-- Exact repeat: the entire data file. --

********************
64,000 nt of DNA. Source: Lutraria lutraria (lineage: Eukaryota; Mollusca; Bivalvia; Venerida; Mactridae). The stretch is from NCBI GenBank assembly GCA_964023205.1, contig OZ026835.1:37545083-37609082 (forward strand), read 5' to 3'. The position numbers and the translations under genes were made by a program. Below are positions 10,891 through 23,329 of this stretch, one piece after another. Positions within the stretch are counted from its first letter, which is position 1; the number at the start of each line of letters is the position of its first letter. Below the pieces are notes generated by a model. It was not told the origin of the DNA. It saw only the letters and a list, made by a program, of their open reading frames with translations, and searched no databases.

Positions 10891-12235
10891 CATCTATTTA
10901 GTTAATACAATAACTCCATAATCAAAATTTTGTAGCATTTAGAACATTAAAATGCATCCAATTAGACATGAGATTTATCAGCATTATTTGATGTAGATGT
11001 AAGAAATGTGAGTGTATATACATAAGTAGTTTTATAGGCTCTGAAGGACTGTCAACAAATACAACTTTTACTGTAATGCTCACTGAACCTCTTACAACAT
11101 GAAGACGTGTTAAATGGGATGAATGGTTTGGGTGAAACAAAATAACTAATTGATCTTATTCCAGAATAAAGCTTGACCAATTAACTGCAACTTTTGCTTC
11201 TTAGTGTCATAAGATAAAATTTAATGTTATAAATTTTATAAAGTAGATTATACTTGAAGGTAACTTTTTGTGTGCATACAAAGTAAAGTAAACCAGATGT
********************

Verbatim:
64,000 nt of DNA. Source: Lutraria lutraria (lineage: Eukaryota; Mollusca; Bivalvia; Venerida; Mactridae). The stretch is from NCBI GenBank assembly GCA_964023205.1, contig OZ026835.1:37545083-37609082 (forward strand), read 5' to 3'. The position numbers and the translations under genes were made by a program. Below are positions 10,891 through 23,329 of this stretch, one piece after another. Positions within the stretch are counted from its first letter, which is position 1; the number at the start of each line of letters is the position of its first letter. Below the pieces are notes generated by a model. It was not told the origin of the DNA. It saw only the letters and a list, made by a program, of their open reading frames with translations, and searched no databases.

Positions 10891-12235
10891 CATCTATTTA
10901 GTTAATACAATAACTCCATAATCAAAATTTTGTAGCATTTAGAACATTAAAATGCATCCAATTAGACATGAGATTTATCAGCATTATTTGATGTAGATGT
11001 AAGAAATGTGAGTGTATATACATAAGTAGTTTTATAGGCTCTGAAGGACTGTCAACAAATACAACTTTTACTGTAATGCTCACTGAACCTCTTACAACAT
11101 GAAGACGTGTTAAATGGGATGAATGGTTTGGGTGAAACAAAATAACTAATTGATCTTATTCCAGAATAAAGCTTGACCAATTAACTGCAACTTTTGCTTC
11201 TTAGTGTCATAAGATAAAATTTAATGTTATAAATTTTATAAAGTAGATTATACTTGAAGGTAACTTTTTGTGTGCATACAAAGTAAAGTAAACCAGATGT